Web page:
Washington Extra – Ducking the issue

October 16, 2010

U.S. Treasury Secretary Timothy Geithner testifies before a Senate Banking, Housing and Urban Affairs Committee hearing on The Treasury Department's Report on International Economic and Exchange Rate Policies on Capitol Hill in Washington September 16, 2010.

We were all primed for the release of the Treasury’s global currency report this afternoon, which would have included a ruling on whether China was a currency manipulator. But a decision was taken to delay the report until after the Group of 20 summit in Seoul in mid-November.

Pressure from lawmakers and business had been mounting on President Barack Obama to act, but the delay shouldn’t come as a big surprise. After all, Treasury Secretary Tim Geithner told Congress last month he wanted to rally the G20 around the issue and take a multilateral approach. Perhaps more importantly, the administration is conveniently ducking the issue until after the Nov. 2 congressional elections.

Some Democrats, who have made China’s currency practices an issue in their campaigns, are disappointed today. Our Breakingviews columnist James Pethokoukis says Obama should be given credit for resisting populist pressures for the second time this week, after also declining to heed appeals to impose a national moratorium on home foreclosures.

That may be true but Obama also knows no amount of populism is going to help his party in the midterms, and he is already looking ahead.

It is safe to assume the president wants to avoid starting the second half of his term embroiled in a damaging trade war with China, which also happens to be the largest holder of U.S. government debt. The administration clearly thinks a direct confrontation would be counterproductive, make the Chinese dig in their heels and, if they stop buying U.S. debt, potentially push up long-term interest rates. There are also big issues to address around market access and intellectual property rights, which confrontation would have obscured.

So for now, Geithner keeps the ball and brings it with him to the G20 finance ministers’ meeting, which precedes the leaders’ summit. But if the multilateral approach fails to yield results, then the focus shifts to the Senate and a possible vote on the lower chamber’s currency bill in the lame duck session.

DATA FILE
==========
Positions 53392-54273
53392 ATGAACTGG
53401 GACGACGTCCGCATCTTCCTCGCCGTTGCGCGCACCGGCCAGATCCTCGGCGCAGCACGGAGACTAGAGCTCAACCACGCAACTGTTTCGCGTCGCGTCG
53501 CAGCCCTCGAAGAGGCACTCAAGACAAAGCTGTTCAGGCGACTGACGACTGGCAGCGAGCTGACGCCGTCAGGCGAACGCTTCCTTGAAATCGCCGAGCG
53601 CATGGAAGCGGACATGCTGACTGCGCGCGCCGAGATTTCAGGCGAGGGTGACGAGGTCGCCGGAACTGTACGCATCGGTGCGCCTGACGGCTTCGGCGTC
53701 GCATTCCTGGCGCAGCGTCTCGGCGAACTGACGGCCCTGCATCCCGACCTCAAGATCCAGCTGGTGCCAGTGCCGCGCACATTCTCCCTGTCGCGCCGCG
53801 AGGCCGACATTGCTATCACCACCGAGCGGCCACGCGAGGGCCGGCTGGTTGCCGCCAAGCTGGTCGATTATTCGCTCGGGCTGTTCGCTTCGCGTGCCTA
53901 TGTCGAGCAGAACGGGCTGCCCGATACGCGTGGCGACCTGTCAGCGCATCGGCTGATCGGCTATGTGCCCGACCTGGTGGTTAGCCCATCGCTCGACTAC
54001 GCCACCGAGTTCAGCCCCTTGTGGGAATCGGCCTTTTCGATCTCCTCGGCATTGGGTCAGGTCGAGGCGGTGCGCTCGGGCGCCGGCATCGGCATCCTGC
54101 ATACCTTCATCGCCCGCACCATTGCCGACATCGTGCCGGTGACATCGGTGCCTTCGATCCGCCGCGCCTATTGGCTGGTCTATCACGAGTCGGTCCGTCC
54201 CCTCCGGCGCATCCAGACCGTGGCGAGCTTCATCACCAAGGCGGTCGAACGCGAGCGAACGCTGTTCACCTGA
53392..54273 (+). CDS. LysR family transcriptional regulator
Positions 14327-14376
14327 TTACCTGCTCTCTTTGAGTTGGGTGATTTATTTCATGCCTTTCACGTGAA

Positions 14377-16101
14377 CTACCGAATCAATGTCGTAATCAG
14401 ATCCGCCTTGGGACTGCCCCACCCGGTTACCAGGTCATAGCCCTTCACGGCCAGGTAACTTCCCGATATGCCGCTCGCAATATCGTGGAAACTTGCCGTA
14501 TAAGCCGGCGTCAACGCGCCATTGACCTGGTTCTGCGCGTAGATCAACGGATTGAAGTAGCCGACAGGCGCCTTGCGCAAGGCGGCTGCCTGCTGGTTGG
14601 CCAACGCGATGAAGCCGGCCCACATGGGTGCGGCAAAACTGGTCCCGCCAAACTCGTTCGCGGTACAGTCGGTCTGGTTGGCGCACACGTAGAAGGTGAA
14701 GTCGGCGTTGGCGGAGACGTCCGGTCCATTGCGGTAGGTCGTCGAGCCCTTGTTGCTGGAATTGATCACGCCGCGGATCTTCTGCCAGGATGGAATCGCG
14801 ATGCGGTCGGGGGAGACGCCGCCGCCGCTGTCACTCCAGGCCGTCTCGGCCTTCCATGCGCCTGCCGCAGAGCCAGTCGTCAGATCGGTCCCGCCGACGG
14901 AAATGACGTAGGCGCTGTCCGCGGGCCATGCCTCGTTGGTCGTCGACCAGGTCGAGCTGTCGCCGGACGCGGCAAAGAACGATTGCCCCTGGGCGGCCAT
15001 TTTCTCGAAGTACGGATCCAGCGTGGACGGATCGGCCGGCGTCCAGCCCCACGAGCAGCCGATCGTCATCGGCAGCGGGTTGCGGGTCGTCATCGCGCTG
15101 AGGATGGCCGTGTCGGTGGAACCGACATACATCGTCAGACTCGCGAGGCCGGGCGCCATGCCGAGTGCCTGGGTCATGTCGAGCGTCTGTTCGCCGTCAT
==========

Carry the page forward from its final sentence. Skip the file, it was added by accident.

Here are our top stories from Washington today…

California Democrats cling to leads in mid-term votes

Democratic candidates are clinging to narrow leads over their Republican rivals in two key California races with less than three weeks to go until Nov. 2 elections, a Reuters/Ipsos poll found.

For the poll results, go to www.reuters.com


U.S. delays China currency report until November

The Obama administration backed away on Friday from a showdown with Beijing over the value of China’s currency that would have caused new frictions between the world’s only superpower and its largest creditor. The Treasury Department delayed a much-anticipated decision on whether to label China as a currency manipulator until after the U.S. congressional elections on Nov. 2 and a Group of 20 leaders summit in South Korea on Nov. 11..

For more of this story by Doug Palmer, read here.

For a snap analysis on the administration’s second try at diplomacy, read here.


US to probe if China clean energy actions WTO-legal

U.S. trade officials said they will investigate whether Chinese support for its clean energy sector is a violation of World Trade Organization rules. “We take the USW’s claims very seriously, and we are vigorously investigating them,” a U.S. trade representative said.